new expression and the results compared with core permeability.
The results gave Conoco the confidence to remove rotary
sidewall cores from the logging program in the study area.
Additional wells have since been logged using the NMR permeability
as input to the completion design.
Comparisons Are Made
The continuous measurement of permeability
was used directly in the fracture optimization process.
Conoco and Schlumberger engineers used one case to compare
a composite permeability model with the continuous permeability
Proppant selection, fluid selection, optimum
rate and optimum max proppant concentration were the main
parameters required for the optimum fracture stimulation.
Once these main parameters were selected, the net present
value was analyzed to determine the optimum fracture geometry
that meets the composite system permeability of 0.003 millidarcies.
Based on these parameters and the analysis,
engineers noted that to achieve the optimum frac half-length
of 795 feet, a considerable amount of proppant and fluid
would be wasted without any additional benefit due to the
low stress contrast between layers.
"From a completion standpoint, it appeared
that only three options were available for completing the
wells," Kerchner said, "proceed with frac design to achieve
optimum frac, reduce frac volumes to meet budget, or produce
well until enough capital is raised for frac."
However, when a closer look was taken at
the log-derived continuous measured permeability and stress
contrast, engineers found that some layers have permeability
values of about 0.238 millidarcies. To take advantage of
this they could design an optimum frac for 0.238 millidarcies,
perform the fracture treatment and model if refracing later
provides additional benefit.
"By targeting the high permeability zone
first, the optimum frac half length required is 388 feet
and the fluid volume and proppant requirement are considerably
less than the pervious net present value run," the authors
wrote. "By reducing the volume of fluid and proppant mass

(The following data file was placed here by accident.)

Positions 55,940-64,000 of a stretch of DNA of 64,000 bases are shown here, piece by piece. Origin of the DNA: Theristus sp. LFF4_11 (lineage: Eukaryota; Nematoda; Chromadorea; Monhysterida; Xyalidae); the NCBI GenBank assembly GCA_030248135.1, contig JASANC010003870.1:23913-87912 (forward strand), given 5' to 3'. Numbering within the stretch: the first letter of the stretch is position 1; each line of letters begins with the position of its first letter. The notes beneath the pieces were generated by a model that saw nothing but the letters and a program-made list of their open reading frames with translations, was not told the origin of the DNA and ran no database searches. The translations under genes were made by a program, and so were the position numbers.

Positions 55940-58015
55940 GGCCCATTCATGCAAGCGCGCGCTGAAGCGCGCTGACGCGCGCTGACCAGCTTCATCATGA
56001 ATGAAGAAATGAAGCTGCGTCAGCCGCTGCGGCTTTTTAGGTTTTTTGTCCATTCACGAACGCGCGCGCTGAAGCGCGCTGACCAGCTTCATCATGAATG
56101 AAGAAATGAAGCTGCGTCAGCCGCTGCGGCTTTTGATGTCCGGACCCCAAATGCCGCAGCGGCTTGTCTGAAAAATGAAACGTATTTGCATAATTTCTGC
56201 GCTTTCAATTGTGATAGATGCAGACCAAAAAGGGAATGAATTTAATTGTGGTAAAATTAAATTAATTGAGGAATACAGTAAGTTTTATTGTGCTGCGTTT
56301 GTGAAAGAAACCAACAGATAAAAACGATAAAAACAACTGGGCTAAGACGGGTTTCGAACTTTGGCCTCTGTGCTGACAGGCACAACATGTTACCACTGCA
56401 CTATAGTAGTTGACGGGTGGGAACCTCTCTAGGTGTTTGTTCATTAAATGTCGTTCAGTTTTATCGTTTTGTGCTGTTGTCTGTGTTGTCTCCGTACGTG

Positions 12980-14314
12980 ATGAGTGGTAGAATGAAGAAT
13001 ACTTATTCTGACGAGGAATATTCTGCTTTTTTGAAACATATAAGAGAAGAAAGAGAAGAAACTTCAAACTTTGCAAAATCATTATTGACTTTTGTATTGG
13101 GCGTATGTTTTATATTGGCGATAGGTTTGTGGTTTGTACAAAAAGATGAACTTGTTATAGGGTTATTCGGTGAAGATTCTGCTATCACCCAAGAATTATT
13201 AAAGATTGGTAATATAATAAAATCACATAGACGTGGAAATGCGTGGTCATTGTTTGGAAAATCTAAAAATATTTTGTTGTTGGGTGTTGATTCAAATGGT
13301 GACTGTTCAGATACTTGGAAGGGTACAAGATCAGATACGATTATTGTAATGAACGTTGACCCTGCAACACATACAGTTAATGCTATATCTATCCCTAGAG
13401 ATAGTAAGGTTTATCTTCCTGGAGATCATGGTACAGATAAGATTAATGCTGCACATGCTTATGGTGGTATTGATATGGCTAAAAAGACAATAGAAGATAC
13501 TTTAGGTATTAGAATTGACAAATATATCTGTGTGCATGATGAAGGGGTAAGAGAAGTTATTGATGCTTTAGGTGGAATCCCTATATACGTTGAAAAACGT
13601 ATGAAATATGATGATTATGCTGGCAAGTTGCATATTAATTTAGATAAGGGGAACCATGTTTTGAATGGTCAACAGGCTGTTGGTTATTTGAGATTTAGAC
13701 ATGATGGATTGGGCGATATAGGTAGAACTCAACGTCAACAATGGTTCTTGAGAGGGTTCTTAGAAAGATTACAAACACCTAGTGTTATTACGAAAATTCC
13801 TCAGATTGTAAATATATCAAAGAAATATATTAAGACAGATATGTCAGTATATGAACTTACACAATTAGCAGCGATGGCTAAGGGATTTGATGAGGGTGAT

needed, a reduction in net pressure is expected and a lower
value for frac height is also expected. However, this will
only take advantage of the high permeability layers, leaving
the low permeability layers under stimulated."
A solution to the problem of under stimulating
lower permeability layers was to refrac later to improve
the production from those zones without sacrificing production.
"Stimulating the high permeability layers
and producing them will increase the stress contrast between
layers due to depletion," they wrote. "The lower permeability
layers can then be stimulated much more efficiently - all
we need to find is when to refrac."
Conoco and Schlumberger compared the composite
permeability and continuous measured permeability methods
by determining the differential cumulative production between
the two options.
A three-year cumulative production comparison
showed that the frac/refrac using the continuous permeability
model provided better return at a lower overall cost. Cost
differential was $65,291, and the three-year cumulative
gas differential was 292 million cubic feet.
"Obtaining permeability data within the Lobo
Trend allows engineers to complete the most economical stimulation
design for a given 'tank size' and a calculated recovery
factor based on the permeability," Kerchner said.
"For a typical 40-acre block with 40 feet
of net pay interval, the cost estimate for a Conoco stimulation
design for a permeability of 0.005 millidarcies is $78 thousand,
while the same design for a permeability of 0.1 millidarcies
is $85 thousand," he added.
The identical design for a permeability of
2.0 millidarcies is $91 million.
"The cost difference justifies the cost of
the NMR for areas where permeability is unknown or highly
variable," Kerchner said.
The study's conclusion? Continuous permeability
measurement using magnetic resonance techniques can greatly
improve well efficiencies by better understanding the permeability
distribution across the zone of interest, Kerchner said,
which not only leads to better completion but also enhances
the overall hydrocarbon recovery.
"Using gas prices of about $3 per thousand
cubic feet," she said, "this completion process using the
continuous measured permeability model brings to the bottom
line $65,291 in cost savings plus $876,000 in additional
revenue from gas production."